[Estimated reading time: 3m23s]

Many of my friends are married. I love it. I don’t like the jokes about comparing yourself to those whose careers and families are growing.

We often cut in half the scripture about “weeping with those who weep and rejoicing with those who rejoice.”

Having friends in the situations you’re expecting to be in someday can be a curriculum if you’re willing to pay attention.

When you meet Abigail, she’s not married to David. She’s married to Nabal the Fool.

And when she marries him, David is not yet king. He’s on the run from Saul.

She’s not where she’s going to be. Neither is he.

It’s one thing for David to be en route to the throne in caves surrounded by his mighty men; at least he’s understood by comrades. Abigail is surrounded by opulence yet fully aware she’s become one with a fool she’s better off without.

I get it, Abigail, I’m not where I’m going to be someday either.

In fact, if we examine ourselves, we might admit we’re married to some foolish, crude, and mean things of our own.

Nabal is unnecessarily crude and mean to David even after he’s done so much for him, protecting his flocks while on the run from Saul. You might make the same mistake I made: roll your eyes at Nabal’s idiocy and compare him to people you may know.

But what about the folks we rage against because we’re convinced they haven’t done enough?

Am I the only person who has resented the people around him for their shortcomings? Hey Nabal, I didn’t know your nickname was Arvin.

While Abigail is intercepting David, Nabal is doing something interesting.

Abigail arrives home to find Nabal “throwing a big party, celebrating like a king.”

Like a king. Do you see the irony in that?

Nabal is partying like a king while David, the real king, is running like a fugitive.

And here’s why I love Abigail: If she settles for the illusion, she could party like a queen. But she doesn’t—she sees through it. She tells Nabal the truth. And in so doing, she’s set free. Swiftly, God gets rid of Nabal.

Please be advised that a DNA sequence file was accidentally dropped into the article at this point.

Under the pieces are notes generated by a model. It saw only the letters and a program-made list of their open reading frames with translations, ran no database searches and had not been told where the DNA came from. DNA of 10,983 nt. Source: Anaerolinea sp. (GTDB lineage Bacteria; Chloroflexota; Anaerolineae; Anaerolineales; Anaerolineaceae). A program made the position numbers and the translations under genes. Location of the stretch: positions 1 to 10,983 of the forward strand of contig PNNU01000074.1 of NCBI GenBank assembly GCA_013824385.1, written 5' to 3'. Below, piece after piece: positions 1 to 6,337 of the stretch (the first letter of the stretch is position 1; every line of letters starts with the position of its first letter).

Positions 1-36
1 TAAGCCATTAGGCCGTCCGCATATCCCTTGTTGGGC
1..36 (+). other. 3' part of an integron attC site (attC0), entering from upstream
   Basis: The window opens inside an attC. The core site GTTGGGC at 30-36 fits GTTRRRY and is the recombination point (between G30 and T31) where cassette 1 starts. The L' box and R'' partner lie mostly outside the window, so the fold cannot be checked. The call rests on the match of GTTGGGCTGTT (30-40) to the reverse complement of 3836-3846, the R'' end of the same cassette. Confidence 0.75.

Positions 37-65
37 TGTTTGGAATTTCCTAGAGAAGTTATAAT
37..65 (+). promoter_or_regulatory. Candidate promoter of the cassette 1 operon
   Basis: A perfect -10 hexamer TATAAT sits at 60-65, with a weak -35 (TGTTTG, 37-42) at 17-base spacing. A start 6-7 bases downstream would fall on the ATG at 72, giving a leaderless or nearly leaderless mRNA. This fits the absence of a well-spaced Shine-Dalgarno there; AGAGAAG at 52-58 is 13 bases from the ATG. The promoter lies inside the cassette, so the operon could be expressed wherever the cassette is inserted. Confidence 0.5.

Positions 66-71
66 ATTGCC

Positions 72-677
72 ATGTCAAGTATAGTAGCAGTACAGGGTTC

I’ll address this to myself so it’s not as abrasive for you. But place your name where I’ve placed mine.

Arvin, is it possible you’re refusing to give the honor your future Groom deserves because you know it’ll demand you depart from the fantasy your more foolish half has been enjoying?

David was called to be king. Nabal was partying like a king.

Arvin, is it possible you’re enjoying your awareness of God’s call on your life, often pretending you’re already there because you’re afraid of what’ll happen when you let God kill the foolishness in your life?

Arvin, can you muster the courage Abigail mustered? Or is it enough that your friends/acquaintances like the version of you who’s a fraction of the man you’re called to be someday?

I get it, Abigail, I’m currently not where I’m going to be someday either.

In the inbetween, look at what Abigail does/says to David:

Regarding her husband’s belligerence: “I accept all blame.” She takes ownership.

Rather than shaming David for where he’s at, she affirms his purpose: “You’re fighting the Lord’s battles. And even when Saul tries to kill you, you’re in the Lord’s care, secure in his treasure pouch.”

The only time she mentions his past is in context of David’s future, reminding him of his victory against Goliath: “The lives of your enemies will disappear like stones shot from a sling.” (Can you imagine hearing this out loud from a sensible, beautiful woman? No wonder David proposed to her the moment he knew she was single!)

And lastly, she affirms God’s promise: “The Lord will surely reward you with a lasting dynasty. God will keep his promise and you will be Israel’s leader.”

I’m praying God makes me into an Abigail before he sends me my Abigail.

That’s the sort of wisdom you’ll get if you start paying attention to those who are enjoying the seasons of life you’re trusting God to help you enjoy someday.

In the meantime:

Allow God to strike dead the poser in you who’s already banking on the perks of the calling/destiny you’ll someday steward with character and grace.

Don’t be afraid of joining your Groom in the wilderness. There is no other divine route to your palace than through the brokenness of which your foolish half wants to remain ignorant.

Affirm what God has done, is doing, and will do in your life, even when it seems he’s doing nothing.

You’re not who/where you’re going to be someday, but you won’t get there if you don’t get this.

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